3. Then, maybe make just a MWE from your code where you initialise the global grid using ImplicitGlobalGrid, select GPU and print the MPI rank and the GPU ID to make sure you run MPI and select different GPUs.

Once this is done and works successfully, you should be good to go to figure out what did not work.

Note that if you want to use CUDA-aware MPI features, you need to


and you may need to use the absolute path to the Julia executable you call with mpirun or srun.

I would suggest you try to work this out and post back if you hit issues on the way.

Select GPU script:

using MPI, CUDA
me   = MPI.Comm_rank(comm)
# select device
comm_l = MPI.Comm_split_type(comm, MPI.MPI_COMM_TYPE_SHARED, me)
me_l   = MPI.Comm_rank(comm_l)
GPU_ID = CUDA.device!(me_l)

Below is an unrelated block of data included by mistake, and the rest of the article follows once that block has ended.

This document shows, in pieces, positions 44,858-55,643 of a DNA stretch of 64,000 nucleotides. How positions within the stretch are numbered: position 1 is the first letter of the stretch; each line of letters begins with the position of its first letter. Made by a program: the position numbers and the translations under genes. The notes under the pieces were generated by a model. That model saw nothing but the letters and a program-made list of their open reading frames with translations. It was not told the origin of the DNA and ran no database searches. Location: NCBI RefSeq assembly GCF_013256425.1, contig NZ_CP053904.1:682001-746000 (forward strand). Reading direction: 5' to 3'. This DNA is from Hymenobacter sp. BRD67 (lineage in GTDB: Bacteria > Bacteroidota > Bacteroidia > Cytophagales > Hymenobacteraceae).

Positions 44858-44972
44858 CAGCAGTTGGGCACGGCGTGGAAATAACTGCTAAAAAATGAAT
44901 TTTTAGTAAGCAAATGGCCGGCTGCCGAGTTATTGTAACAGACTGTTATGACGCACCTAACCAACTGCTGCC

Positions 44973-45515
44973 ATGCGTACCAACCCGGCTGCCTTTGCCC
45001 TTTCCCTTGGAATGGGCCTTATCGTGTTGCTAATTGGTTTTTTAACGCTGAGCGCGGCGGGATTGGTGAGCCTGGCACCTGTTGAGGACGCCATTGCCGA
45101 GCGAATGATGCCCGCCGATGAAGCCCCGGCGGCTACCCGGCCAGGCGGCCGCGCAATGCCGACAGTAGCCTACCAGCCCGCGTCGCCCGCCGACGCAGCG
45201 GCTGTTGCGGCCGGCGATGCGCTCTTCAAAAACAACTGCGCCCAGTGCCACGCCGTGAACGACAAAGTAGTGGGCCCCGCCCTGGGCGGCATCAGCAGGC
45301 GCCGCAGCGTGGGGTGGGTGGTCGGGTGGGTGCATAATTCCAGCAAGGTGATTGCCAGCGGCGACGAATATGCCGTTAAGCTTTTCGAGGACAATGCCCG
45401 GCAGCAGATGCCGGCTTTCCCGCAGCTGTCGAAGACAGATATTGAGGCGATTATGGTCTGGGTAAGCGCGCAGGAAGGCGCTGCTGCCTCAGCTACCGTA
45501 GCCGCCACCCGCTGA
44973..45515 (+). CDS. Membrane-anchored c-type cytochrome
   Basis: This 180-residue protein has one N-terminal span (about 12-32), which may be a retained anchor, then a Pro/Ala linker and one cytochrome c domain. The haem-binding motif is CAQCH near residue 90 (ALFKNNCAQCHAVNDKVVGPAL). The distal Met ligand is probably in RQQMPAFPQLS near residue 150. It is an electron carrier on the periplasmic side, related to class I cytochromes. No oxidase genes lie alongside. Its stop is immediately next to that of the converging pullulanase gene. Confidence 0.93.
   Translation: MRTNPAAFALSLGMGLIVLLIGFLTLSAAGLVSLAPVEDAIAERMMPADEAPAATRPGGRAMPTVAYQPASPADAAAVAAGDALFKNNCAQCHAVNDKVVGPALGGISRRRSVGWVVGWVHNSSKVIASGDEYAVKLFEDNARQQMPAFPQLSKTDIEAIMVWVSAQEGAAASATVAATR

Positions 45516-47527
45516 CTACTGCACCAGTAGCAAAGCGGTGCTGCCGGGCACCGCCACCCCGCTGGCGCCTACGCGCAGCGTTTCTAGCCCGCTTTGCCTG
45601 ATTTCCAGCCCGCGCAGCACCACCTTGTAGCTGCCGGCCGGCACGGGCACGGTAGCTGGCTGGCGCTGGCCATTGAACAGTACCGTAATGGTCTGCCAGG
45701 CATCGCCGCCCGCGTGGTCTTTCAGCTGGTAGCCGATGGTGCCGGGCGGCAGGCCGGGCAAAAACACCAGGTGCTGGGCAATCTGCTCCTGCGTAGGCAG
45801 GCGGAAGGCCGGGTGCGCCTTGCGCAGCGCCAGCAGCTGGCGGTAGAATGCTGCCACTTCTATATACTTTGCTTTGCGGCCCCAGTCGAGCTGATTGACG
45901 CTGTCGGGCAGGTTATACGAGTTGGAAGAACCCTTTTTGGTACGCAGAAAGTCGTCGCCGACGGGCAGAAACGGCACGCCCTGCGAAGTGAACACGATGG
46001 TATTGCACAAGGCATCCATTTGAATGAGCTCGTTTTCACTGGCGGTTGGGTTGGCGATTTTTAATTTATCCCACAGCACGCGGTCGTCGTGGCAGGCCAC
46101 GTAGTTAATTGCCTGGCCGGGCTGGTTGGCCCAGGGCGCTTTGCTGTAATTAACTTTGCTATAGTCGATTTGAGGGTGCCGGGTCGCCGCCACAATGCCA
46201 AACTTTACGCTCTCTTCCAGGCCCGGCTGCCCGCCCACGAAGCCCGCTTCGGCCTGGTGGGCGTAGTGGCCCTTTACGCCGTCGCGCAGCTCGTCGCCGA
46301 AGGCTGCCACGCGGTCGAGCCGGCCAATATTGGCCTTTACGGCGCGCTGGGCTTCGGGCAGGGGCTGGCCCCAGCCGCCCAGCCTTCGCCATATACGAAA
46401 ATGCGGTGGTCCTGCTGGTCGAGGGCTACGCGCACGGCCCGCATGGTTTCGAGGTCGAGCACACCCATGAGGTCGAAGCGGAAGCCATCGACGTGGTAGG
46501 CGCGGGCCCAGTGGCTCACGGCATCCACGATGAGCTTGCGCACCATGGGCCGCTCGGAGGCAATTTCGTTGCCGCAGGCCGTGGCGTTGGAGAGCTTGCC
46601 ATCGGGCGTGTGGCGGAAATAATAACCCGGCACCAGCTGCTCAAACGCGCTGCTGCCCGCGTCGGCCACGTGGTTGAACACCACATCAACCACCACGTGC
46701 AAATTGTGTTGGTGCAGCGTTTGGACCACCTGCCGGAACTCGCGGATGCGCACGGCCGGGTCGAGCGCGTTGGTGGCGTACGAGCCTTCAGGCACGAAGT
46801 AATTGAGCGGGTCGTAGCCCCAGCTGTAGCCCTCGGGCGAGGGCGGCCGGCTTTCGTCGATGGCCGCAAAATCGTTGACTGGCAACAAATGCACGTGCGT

println("Hello world, I am $(me) of $(MPI.Comm_size(comm)) using $(GPU_ID)")


Thank you for your comprehensive response and debugging steps and, also amazing work on making GPU coding more accessible for physics simulations, in general. I continue to be amazed on how GPU coding is not as prevalent, in my field atleast, as it should be given the clear performance advantages.

I did already try running helloworld to see if MPI was functioning correctly and it does seem to recognize all the devices and run. I also used

using CUDA

and this also returned all the devices correctly.

However, when I tried using the script you mentioned, it would not work unless I used the absolute path as you suggested. That is one mystery solved.

I was also setting


and when I tried running the test script you linked, it did not work. When I changed to 0, it is now functioning correctly. So that is the second mystery solved.